No, companies will expect you to have filled out their system as per their requirements. Leaving your work history blank will affect how their system analyses you. For example, it may be that they have set up to cull any candidate who has less than X years experience. By not filling out the work history component, you risk being culled even if you met the requirement.Most importantly though, the companies have given you instructions on how to apply for jobs there. By ignoring thse instructions, you risk coming across as unprofessional and believing that you do not need to follow rules that everyone else must. They don't care that you have twenty other jobs you have filled in applications for, they only care about their position.
Do doctors actually read the forms that patients are required to fill out (medical history, known allergies, etc.)?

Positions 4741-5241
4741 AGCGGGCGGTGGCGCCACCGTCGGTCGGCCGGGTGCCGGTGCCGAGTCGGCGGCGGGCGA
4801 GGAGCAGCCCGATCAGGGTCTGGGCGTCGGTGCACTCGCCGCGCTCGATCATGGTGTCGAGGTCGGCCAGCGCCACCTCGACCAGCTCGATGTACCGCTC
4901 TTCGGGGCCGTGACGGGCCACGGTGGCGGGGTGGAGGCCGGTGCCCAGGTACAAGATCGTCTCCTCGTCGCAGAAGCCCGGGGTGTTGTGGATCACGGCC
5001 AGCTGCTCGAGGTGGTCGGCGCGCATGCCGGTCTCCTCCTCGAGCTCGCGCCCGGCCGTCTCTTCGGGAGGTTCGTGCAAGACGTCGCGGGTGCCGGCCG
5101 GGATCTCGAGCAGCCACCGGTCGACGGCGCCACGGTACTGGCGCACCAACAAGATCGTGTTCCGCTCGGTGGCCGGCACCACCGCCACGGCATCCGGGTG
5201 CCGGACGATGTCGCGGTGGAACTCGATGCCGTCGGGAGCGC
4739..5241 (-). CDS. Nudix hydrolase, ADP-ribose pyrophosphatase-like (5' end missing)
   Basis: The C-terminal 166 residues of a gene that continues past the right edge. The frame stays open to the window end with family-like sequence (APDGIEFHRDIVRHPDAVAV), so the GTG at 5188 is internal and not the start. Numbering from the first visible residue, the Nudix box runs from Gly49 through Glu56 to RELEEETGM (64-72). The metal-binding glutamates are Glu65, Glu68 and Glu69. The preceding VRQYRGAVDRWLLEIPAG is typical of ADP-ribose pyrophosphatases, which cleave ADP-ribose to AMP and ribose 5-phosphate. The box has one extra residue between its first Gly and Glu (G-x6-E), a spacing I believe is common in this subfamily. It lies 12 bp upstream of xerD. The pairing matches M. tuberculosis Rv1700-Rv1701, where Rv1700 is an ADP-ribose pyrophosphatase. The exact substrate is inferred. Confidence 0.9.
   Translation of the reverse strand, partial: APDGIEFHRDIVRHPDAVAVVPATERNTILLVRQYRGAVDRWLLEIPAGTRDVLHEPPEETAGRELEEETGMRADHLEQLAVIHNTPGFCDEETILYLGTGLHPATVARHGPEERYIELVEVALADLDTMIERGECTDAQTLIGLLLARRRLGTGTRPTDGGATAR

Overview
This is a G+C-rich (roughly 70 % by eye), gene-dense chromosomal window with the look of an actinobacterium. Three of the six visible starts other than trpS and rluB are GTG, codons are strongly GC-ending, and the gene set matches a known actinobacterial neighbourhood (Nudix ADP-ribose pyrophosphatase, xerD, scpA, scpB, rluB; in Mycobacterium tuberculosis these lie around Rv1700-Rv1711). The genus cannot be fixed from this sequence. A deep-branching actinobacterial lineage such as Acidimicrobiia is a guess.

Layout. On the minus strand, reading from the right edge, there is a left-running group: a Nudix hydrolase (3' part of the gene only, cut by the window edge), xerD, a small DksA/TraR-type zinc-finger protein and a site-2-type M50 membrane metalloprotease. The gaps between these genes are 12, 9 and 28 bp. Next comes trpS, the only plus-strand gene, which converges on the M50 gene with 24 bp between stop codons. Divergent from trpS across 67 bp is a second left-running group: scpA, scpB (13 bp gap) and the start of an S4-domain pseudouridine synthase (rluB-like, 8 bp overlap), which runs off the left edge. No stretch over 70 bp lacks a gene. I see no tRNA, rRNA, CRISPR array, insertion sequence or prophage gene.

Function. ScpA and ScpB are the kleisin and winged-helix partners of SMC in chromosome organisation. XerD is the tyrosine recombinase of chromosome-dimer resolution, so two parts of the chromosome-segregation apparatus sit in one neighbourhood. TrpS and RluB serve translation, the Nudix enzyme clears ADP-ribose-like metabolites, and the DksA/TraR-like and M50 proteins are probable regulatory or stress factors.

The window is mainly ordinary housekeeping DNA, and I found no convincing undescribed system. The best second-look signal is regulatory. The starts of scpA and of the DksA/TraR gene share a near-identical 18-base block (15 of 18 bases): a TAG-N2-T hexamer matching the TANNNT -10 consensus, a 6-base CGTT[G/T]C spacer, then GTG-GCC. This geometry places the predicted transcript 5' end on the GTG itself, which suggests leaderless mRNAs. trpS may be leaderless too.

Oh, we read them. We base the start of your plan of care on them. As the nurse doing that, I go over everything. The doctor I work for uses it to be sure he covered everything. It's very common to forget something when you have the doctor in front of you. This is my profession and even I do it. We expect you to forget something.Then it gets scanned into your chart, there, forever. I refer back to those forms if, for example, your labs turn up something life threatening and I can't reach you. Who was that you listed as an emergency contact? Hope it's legible. Heck, I hope it's filled out! ( If it was entered before my time, it might not be. Now, you can't see the doctor without it filled out.)It's so important my practice asks you to re do them every year. Patients hate it, complain about it, loud! But if I had a dollar for every time I couldn't reach someone in this day and age of fluid phone numbers, why, I'd have several more dogs and we'd all be living somewhere warmer!And…oh, you have another doctor? We didn't know that. And they prescribed what? Did what tests? We don't know if you don't tell us 99.9% of the time. You would be amazed how many patients don't bother to tell their primary care physician such important things like…they went to the ER, had an MRI, see a cardiologist, and..etc and so on. We don't automatically know. We should, but that's another story.Feel that paperwork is beneath you? Are you too busy to fill it out? I see that every day too. You know what that tells us? That you don't value this very much. That you are so much more likely to be non compliant, not take meds, no show for appointments, maybe fib a little….a lot… your lifestyle choices….how, if you take your meds. I mean, come on, you can't even follow directions to fill out paperwork! How do you expect us to take you seriously, when from the very start, you don't offer us the same courtesy.If there are any doctors out there, not reading these things, shame on you. But in 30+ years, I have not seen it. As for the doctor asking you about it, well, mine works very hard to get it right. And even the most earnest patients forget something.